Hay sales limited by availability and transportation costs
A Wisconsin Extension agent who monitors hay sales throughout the Midwest says it’s still hard to buy hay, even as many producers are cutting the second crop.
Richard Halopka compiles the hay report and tells Brownfield, “Limited sales, you know, that’s kind of the talk but prices, while they have backed off a little bit, you know, it’s not extreme, but just limited lots available at the auctions.”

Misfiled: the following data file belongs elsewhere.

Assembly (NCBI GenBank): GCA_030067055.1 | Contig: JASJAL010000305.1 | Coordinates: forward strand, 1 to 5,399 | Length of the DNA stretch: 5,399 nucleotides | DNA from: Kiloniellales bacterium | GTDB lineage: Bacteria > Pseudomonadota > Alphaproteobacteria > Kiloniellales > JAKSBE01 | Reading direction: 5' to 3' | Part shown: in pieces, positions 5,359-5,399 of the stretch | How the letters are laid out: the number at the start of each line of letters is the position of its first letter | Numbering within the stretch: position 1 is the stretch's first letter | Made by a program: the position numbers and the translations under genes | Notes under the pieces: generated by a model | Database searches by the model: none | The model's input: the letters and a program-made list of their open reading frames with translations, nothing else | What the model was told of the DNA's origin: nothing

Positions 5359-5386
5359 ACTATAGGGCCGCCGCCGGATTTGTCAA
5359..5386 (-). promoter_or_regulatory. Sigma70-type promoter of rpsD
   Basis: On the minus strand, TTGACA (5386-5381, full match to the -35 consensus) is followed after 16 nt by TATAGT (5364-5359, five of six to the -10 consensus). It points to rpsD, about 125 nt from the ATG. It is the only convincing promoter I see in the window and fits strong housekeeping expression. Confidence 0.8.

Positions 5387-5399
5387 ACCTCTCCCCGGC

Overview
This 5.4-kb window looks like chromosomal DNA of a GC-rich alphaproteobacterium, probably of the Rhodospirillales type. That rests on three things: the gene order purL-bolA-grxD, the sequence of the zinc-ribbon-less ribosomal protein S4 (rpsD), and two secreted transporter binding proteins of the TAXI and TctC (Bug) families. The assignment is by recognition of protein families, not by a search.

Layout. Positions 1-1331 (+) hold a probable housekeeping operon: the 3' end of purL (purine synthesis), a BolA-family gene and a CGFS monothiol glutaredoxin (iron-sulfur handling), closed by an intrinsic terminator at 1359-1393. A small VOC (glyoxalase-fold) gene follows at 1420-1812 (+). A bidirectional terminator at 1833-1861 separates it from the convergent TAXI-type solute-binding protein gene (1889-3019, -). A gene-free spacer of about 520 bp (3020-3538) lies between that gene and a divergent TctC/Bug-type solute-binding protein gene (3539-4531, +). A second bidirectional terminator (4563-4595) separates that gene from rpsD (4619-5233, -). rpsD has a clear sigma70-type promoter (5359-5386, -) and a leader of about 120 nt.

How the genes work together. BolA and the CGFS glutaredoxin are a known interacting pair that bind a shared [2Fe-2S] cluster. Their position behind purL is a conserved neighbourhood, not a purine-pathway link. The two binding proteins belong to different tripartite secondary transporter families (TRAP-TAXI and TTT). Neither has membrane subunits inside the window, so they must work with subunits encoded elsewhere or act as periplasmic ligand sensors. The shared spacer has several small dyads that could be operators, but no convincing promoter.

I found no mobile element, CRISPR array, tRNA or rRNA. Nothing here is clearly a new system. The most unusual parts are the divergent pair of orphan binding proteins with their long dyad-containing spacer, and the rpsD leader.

Halopka says he used to get a report of hay available at auctions that was three or four pages long, but now it’s often just a page and a half.
And, Halopka says the cost of moving hay is impacting sales. “If I’m in Kansas and I’m ten miles from the auction site, you know I can pay ten to twelve dollars a bale for a hundred bales and I can get it home, but if you’re going to put it on a semi and haul it to Wisconsin, well now there’s a lot more dollars involved in transportation.”
Halopka says many producers held on to their hay last year in case there was a late spring, and they’re glad they did. He expects producers are going to keep a lot of first and second crop hay, and perhaps sell some hay later in the year.